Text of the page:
https://www.youtube.com/watch?v=P3xhE2ESgE8

In it, you see how to use the code that I created to install Azure AD applications in tenants, provide permissions to these Azure AD applications and then finally run a report routine to extract the desired information.

Hopefully, this summary provides a nice easy way to see this concept in action end to end.

Reporting on multiple tenants with the Microsoft Graph

The aim of this project has been to show you how to manage multiple Microsoft 365 tenants quickly, easily and securely using the Microsoft Graph. this article builds on a previous article so go and take a look at:

Using the Microsoft Graph with multiple tenants

The complete steps in this whole process are:

1. Embed a ‘static’ Azure AD application in all the tenants you wish to access.

2. Give those ‘static’ Azure AD applications, in all those tenants, the appropriate permissions to access the tenant values.

3. Run a Graph request against these Azure AD applications in each tenant and extract the desired results.

This article will show you how to complete Steps 2 and 3. Step 1 was covered in the previous article.

Step 2 requires granting appropriate permissions to the Azure AD application already in place inside each tenant. The manual process of how to achieve this is covered in my article:

Using interactive PowerShell to access the Microsoft Graph

image

However, why do it manually if you can automate it I say? With that in mind, I have created a self executing PowerShell script to add the appropriate permissions to multiple tenants and allow the reading of OneDrive for Business usage information for all users. You’ll find the program to do this in my GitHub repo here:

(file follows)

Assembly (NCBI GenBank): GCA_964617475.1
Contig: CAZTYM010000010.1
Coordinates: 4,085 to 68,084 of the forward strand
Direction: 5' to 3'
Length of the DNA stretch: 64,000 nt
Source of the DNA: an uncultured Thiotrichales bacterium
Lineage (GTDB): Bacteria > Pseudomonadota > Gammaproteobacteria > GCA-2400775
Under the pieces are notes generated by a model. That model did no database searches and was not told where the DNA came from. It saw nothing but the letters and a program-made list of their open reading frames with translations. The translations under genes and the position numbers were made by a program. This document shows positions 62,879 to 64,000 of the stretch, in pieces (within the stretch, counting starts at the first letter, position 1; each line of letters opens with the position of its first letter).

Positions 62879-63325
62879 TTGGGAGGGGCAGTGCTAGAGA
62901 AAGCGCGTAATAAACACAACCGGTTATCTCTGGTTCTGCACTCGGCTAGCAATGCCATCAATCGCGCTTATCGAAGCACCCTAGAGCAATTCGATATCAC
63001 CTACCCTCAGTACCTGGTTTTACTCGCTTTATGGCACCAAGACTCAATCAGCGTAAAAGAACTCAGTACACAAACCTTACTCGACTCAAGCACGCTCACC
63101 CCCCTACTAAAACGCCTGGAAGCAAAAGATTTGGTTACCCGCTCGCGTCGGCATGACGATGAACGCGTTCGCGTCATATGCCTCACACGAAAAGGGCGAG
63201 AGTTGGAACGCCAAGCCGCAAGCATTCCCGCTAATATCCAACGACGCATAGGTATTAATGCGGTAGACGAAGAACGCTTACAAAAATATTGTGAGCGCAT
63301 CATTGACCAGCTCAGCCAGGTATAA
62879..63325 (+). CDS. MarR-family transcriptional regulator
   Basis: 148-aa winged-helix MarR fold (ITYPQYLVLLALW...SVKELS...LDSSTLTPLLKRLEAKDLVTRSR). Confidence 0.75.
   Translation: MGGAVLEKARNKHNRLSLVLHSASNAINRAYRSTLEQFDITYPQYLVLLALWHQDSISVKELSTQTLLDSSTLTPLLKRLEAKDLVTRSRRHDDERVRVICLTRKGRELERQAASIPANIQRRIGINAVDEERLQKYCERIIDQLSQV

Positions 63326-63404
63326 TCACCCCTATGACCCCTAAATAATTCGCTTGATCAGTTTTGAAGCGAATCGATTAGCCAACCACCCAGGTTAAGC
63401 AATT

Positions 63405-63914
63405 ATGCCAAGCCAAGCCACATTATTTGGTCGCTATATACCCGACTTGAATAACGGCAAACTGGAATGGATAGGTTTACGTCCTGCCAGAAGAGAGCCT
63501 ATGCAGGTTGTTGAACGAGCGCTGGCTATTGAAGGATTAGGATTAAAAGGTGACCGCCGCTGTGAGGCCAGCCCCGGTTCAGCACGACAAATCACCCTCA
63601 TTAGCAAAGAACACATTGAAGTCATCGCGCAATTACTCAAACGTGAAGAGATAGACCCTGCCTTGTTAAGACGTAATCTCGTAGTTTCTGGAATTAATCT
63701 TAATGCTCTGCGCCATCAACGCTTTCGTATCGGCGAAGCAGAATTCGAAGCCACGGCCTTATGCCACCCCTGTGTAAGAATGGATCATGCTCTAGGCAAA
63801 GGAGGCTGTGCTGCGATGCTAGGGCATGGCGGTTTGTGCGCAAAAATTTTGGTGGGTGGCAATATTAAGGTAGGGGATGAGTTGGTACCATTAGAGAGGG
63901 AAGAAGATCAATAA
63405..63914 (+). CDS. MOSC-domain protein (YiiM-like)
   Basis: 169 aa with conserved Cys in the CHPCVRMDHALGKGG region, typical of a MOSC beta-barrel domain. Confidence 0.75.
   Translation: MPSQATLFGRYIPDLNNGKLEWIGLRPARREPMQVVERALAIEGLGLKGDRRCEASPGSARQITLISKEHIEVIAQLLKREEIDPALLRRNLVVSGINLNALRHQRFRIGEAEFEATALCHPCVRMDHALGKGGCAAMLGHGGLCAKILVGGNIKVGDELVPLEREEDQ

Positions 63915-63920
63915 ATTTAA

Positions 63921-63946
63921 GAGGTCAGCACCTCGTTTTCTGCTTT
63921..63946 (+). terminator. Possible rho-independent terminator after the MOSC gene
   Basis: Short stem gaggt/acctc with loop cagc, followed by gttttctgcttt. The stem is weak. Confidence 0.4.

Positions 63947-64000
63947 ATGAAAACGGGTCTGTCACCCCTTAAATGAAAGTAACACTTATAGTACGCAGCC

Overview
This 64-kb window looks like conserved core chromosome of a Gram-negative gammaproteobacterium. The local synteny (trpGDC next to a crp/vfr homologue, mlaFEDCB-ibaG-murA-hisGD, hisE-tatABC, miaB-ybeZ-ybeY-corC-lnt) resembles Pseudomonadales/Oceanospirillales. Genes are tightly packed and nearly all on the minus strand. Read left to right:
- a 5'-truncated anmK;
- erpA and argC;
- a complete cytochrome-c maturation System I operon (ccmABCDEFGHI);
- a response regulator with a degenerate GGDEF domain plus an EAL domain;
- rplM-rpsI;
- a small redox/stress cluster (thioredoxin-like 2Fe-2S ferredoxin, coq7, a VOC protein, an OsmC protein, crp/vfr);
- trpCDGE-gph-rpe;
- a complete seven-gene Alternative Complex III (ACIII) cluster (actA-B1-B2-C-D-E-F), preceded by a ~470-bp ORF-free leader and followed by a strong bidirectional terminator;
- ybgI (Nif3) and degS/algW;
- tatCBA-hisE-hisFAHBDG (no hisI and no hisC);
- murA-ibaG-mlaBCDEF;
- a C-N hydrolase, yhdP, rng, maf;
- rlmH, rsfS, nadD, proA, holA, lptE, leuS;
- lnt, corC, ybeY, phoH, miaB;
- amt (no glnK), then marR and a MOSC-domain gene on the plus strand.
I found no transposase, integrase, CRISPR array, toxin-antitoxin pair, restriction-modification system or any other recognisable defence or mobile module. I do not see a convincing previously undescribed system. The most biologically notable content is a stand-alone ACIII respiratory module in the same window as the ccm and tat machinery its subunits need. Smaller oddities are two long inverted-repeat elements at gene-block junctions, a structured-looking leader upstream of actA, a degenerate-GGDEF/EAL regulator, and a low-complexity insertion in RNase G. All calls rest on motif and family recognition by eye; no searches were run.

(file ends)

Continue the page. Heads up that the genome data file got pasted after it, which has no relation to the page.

https://github.com/directorcia/Office365/blob/master/graph-adapp-per-add.exe

You’ll need to download the file into the location where all the XML configuration files are that were created in Step 1. These will be needed again as the program cycles through all those tenants adding the appropriate permissions.

image

When you run the program, it will read the XML configuration files it finds in the directory and then ask you to login to each tenant again. You need to do this as you are granting/consenting to permissions and that requires administrator access.

image

You’ll need to complete the process of opening a browser session to each tenant and Accept the permissions as shown above. You’ll note that, in this case, they are read only permissions.

For more details on this process if you haven’t seen it, take a look at the article I wrote about doing the same thing for a single tenant:

Making PowerShell automation easier with the Microsoft Graph

Remember, that you don’t necessarily have to open the default browser all the time as the consent URL is always copied to the clipboard, so you could just past it into existing active sessions for that tenant if you wished.

image

The program will work through all the domains available.

image

If you want to see what’s happened visit the Azure portal for each tenant. Navigate to Azure Active Directory, then App Registrations, All Applications. Select the name of the Azure AD application you are using, then  API permissions as shown above. You should see that the only permission it has is Read All usage reports. You should not that consent has also been granted.

That now completes Step 2 of the process.

We now have an Azure AD application in all the desired tenants and that Azure AD application has the appropriate permissions to do things. We can now start extracting information by continuing to  Step 3.

image

In this example, we’ll run a program that will retrieve usage information about OneDrive for Business for each user in each tenant, without prompting for a login!

You’ll need to download the program I’ve written to do this (graph-odfb-get.exe), which you’ll find here:

https://github.com/directorcia/Office365/blob/master/graph-odfb-get.exe

Again, you need to place it the same directory where all the tenant configuration files are, as shown above, so it can access all the tenants configured in previous steps.

image